Virgin Wines was the latest company to fall foul of soaring costs this week. Inflationary concerns, plus lower-than-expected customer recruitment, prompted a profits warning.

The 2021-listed online wine merchant said total revenues in the six months to 31 December were in line with its previous year’s performance at £40.5m and 55% up on its first half. Its WineBank service performed ahead of expectations, delivering a 28% increase in revenue, while subscriptions represented 82% of total revenues.

However, customer acquisition was “more challenging”, with a disappointing number of new customers. Additionally, the company had been affected by “well-publicised, external, macroeconomic factors”, including labour market shortages, staff absences due to illness/self-isolation, freight disruption and inflationary pressures.  

The labour shortages forced the business to ‘cut off’ for Christmas delivery two days earlier than planned, which hit sales by about £800k, though it had largely been able to mitigate these pressures through efficiencies.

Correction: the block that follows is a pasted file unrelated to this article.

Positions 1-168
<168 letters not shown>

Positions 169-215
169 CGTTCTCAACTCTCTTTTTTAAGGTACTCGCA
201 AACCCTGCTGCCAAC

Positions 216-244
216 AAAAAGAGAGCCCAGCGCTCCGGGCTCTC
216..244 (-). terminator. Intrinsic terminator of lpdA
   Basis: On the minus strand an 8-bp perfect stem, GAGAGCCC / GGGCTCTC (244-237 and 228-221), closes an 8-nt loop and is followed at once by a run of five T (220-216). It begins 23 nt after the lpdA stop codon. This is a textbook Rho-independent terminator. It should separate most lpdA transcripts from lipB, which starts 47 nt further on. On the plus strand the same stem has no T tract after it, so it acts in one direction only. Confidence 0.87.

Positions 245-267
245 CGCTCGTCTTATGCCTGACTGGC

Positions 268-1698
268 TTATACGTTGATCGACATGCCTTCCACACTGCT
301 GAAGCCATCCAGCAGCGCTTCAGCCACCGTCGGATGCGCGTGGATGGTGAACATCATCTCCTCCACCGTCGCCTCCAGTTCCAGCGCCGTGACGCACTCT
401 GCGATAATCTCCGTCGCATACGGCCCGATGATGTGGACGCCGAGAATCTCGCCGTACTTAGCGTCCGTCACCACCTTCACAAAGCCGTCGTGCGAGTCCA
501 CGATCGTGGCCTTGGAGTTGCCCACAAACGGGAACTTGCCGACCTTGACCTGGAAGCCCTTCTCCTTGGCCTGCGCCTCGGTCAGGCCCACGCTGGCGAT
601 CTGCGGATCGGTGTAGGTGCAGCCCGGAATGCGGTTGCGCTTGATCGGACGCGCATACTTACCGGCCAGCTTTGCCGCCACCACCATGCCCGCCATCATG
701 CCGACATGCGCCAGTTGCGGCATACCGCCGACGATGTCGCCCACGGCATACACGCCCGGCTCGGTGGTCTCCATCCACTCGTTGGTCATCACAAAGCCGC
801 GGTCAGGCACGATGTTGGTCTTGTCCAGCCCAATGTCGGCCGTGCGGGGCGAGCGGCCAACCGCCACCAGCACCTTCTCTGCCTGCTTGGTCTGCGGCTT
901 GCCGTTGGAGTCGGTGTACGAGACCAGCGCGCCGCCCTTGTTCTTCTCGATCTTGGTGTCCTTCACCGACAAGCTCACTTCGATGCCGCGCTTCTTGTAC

Due to the uncertain trading and these headwinds, it now expected revenue and profit for the year ending June 2022 to be “slightly below consensus market estimates”.

Shares crashed 24% on Thursday morning to 152p in response, falling well below its float price of 197p per share. 

AJ Bell put the weak customer numbers in context: “Virgin Wines has fallen short on signing up new shoppers but says those who are buying wine are ‘high quality’, which implies they are spending well, and they’re loyal. So, two out of three isn’t a bad outcome, given consumers are under pressure from a rising cost of living.”

Liberum cut its target price for the stock from 300p to 260p on the lowered estimates, but added: “The business remains very well positioned through its unique open sourcing model and has total control over price/mix (majority of sales come from pre-mixed cases), leaving it well placed to deal with inflationary pressures.

“Increased investment in new customer acquisition, funded by the strong retention rates and margins from its existing customer base, should support multiple years of high, profitable growth ahead.”